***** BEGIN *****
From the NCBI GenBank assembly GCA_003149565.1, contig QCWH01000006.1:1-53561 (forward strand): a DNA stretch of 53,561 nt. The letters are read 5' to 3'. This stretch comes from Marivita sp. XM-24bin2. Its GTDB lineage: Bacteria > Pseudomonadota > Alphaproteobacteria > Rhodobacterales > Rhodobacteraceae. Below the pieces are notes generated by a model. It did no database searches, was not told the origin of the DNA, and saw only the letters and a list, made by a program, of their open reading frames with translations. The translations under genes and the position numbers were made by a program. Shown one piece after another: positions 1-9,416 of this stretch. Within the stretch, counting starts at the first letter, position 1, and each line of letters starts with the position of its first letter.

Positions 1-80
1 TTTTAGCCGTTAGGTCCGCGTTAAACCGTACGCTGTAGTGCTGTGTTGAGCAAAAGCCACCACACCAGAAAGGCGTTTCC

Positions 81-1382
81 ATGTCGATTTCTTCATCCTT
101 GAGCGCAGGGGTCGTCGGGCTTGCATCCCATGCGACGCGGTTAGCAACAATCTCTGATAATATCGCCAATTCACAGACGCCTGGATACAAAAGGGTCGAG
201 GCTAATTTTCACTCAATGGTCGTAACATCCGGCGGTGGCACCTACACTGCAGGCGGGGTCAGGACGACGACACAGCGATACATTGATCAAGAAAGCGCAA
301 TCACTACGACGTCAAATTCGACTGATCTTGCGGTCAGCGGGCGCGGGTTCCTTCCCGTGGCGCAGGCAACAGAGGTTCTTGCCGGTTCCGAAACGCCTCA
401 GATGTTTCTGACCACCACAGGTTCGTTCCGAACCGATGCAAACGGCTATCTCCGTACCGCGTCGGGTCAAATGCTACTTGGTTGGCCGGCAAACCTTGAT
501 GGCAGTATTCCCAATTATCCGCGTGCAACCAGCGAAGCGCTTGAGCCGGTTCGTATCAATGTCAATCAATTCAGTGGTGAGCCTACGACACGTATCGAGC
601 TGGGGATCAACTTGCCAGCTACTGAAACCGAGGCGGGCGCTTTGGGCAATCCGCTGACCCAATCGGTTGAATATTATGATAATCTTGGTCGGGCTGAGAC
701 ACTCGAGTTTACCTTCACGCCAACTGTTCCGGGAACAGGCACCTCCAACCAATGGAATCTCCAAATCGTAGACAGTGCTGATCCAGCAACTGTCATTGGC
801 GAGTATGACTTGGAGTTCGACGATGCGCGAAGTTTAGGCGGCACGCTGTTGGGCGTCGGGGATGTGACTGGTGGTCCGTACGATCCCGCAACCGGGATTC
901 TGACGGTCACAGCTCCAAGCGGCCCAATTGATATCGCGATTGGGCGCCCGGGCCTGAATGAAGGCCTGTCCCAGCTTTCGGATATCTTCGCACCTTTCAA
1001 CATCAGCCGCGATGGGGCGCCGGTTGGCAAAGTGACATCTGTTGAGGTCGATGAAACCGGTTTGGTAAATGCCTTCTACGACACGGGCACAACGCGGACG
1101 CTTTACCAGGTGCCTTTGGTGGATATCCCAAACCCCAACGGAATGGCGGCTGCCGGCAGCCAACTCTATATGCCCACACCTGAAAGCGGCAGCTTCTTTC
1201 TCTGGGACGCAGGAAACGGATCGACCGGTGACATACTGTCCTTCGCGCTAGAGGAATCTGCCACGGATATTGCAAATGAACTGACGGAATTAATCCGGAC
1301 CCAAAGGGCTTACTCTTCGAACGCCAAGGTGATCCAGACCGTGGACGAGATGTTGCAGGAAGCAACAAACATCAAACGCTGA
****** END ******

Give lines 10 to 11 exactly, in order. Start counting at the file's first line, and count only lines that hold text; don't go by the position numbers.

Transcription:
501 GGCAGTATTCCCAATTATCCGCGTGCAACCAGCGAAGCGCTTGAGCCGGTTCGTATCAATGTCAATCAATTCAGTGGTGAGCCTACGACACGTATCGAGC
601 TGGGGATCAACTTGCCAGCTACTGAAACCGAGGCGGGCGCTTTGGGCAATCCGCTGACCCAATCGGTTGAATATTATGATAATCTTGGTCGGGCTGAGAC